The debate over the value of for-profit colleges and universities has culminated in recent congressional hearings. Criticism of the for-profit education sector has highlighted aggressive marketing tactics and the high marketing expenditures of these schools (10 to 20 percent of budgets on marketing and recruiting compared with 1 to 4 percent at public and private not for-profit schools).
While several groups suggest for-profit marketing costs are excessive, few, if any, have provided evidence to support this view.
The Cicero Group, a premier research and consulting firm headquartered in Salt Lake City, recently completed a robust comparative marketing study of public, private not for-profit and for-profit schools to discover what drives differences in marketing costs.
A significant driver for different marketing spending is the impact of blogs, local and national news, and various publications on student preferences. These sources serve as effectively free “marketing” for public and private not for-profit schools by covering athletics, research, rankings, alumni, faculty, and community outreach along with a variety of other subjects.
Private not for-profit schools receive 45 times more free marketing through these channels than for-profit schools. Public schools receive 16 times more free marketing than for-profit schools. And this free marketing has a significant impact on students. North Carolina State received 40 percent more admissions applications the year after their men’s basketball team won the 1983 NCAA Championship. Cornell reported a 10 percent increase in admissions applications when they jumped from 14th to 6th in school rankings.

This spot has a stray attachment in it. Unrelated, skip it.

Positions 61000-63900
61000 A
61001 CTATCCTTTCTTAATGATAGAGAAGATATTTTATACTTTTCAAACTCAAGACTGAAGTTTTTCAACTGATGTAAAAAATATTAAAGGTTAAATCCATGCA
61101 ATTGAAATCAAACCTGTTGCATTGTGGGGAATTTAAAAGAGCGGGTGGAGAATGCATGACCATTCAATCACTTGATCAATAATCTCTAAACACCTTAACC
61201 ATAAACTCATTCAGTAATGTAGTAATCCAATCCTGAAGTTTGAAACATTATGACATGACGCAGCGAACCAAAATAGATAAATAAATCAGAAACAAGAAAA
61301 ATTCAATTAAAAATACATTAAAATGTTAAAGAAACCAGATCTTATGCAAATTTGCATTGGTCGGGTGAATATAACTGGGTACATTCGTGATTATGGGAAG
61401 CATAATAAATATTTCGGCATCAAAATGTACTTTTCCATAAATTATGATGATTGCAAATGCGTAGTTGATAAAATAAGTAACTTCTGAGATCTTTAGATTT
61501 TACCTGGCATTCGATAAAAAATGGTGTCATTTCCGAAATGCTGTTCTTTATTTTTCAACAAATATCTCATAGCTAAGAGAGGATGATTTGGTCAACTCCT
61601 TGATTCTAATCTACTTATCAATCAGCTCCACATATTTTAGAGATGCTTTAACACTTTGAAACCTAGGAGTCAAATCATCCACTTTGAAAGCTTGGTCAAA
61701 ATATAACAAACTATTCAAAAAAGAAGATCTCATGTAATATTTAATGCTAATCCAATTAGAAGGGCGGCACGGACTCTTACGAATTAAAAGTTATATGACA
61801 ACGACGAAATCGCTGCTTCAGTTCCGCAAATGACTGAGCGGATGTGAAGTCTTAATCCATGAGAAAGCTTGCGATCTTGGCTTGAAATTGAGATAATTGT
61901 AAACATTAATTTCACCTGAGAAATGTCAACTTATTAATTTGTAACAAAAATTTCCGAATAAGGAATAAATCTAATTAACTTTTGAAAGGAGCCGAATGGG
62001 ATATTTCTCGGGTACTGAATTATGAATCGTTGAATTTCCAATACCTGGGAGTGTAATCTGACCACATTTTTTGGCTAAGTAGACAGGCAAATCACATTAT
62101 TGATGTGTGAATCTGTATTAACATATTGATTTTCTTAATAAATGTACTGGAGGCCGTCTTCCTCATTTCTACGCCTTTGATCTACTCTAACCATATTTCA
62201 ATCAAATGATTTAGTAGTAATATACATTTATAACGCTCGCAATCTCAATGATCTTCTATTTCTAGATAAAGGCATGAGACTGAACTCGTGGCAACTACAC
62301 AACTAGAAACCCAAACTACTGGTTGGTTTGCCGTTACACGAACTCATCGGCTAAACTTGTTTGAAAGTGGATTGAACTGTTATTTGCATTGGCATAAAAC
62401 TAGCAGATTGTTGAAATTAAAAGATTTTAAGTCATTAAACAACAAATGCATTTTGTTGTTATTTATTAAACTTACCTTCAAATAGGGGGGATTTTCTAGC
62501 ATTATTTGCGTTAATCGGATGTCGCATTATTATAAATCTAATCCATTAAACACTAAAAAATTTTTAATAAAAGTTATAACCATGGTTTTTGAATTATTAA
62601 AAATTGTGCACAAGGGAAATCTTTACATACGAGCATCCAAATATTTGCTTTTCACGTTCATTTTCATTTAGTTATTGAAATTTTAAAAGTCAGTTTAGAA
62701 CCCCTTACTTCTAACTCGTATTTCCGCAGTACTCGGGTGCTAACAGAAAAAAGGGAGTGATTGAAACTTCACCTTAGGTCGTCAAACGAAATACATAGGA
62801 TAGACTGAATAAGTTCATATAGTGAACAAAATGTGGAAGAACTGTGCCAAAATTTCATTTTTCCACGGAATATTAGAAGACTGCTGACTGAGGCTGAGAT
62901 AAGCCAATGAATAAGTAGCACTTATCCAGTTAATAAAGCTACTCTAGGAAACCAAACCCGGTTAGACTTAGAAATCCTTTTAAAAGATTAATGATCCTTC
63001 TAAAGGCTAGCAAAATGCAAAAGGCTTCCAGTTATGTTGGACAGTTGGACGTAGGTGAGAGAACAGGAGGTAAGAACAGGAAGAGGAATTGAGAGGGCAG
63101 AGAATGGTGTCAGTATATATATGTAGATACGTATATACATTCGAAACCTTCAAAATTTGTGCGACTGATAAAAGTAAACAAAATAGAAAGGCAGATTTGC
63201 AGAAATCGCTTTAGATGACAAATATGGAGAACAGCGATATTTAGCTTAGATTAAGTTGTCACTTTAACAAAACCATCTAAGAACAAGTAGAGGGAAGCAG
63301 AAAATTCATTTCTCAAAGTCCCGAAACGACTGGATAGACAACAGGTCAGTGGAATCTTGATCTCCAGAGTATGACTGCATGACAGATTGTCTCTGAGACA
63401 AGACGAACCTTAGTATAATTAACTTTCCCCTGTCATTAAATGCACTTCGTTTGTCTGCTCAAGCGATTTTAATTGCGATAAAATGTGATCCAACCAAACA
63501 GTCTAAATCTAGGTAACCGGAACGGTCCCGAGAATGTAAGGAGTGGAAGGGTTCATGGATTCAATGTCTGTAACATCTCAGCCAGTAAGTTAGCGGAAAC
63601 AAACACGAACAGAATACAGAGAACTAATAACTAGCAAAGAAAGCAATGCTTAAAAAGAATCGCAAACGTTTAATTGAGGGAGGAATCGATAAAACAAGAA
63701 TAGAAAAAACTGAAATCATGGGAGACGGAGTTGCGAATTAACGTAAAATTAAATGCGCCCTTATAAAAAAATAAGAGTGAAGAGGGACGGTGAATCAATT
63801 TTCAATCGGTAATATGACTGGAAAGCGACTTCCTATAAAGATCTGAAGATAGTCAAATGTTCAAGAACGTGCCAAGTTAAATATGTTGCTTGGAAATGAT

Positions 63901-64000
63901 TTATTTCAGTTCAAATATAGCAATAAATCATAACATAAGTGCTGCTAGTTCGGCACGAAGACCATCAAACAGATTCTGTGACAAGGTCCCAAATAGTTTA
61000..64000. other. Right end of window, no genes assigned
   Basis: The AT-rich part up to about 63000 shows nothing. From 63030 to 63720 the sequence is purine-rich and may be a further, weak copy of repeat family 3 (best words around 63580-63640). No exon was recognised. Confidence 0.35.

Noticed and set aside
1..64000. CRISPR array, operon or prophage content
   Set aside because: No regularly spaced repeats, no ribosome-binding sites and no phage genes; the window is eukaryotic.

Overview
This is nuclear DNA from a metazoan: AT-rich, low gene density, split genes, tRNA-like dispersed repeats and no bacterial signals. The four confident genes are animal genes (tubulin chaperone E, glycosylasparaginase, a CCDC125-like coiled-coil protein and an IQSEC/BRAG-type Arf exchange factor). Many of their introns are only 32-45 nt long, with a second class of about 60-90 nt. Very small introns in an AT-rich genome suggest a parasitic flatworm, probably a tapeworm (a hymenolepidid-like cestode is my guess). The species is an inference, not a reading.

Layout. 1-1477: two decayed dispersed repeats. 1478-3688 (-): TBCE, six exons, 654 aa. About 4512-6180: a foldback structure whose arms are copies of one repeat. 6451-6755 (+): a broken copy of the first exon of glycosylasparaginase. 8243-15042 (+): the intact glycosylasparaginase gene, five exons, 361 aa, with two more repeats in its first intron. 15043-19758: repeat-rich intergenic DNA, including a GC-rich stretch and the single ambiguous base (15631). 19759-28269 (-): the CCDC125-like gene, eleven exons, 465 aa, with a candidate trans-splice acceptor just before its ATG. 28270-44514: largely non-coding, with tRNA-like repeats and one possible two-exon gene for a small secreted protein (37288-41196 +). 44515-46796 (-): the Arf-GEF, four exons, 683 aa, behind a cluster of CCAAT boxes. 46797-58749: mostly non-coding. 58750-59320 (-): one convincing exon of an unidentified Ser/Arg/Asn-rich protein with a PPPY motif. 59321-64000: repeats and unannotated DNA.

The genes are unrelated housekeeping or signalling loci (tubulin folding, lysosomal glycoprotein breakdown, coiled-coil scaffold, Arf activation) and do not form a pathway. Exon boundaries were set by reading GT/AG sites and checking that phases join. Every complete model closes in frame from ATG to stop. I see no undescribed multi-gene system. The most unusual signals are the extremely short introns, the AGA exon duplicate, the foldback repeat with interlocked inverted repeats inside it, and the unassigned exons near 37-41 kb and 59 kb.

Additionally, students attending for-profit schools value convenience, schedule flexibility and online classes over athletics, research and rankings. Therefore, for-profit schools cannot leverage free marketing and must rely on paid media.
Other factors causing marketing spend differences include the size and loyalty of alumni-bases, the history of public and private not for-profit schools in their communities, and the cost of improving the reputation of for-profit schools.
For-profit and traditional schools attract and serve fundamentally different student bodies and in so doing must use distinct marketing models that induce different marketing expenditures. Certainly, exploitive marketing practices by any college or university should be addressed. But suggesting that for-profit schools are inherently bad because of differences in marketing expenditures is not only inaccurate, but could prove destructive to an important source of education for nearly 10 percent of American college students.
The research was funded by DeVry Inc., a for-profit education provider. Researchers were allowed full independence in design, data collection and analysis. Cicero Group stands by the objective nature of the research and its findings.
A PDF version of the report is available for download here.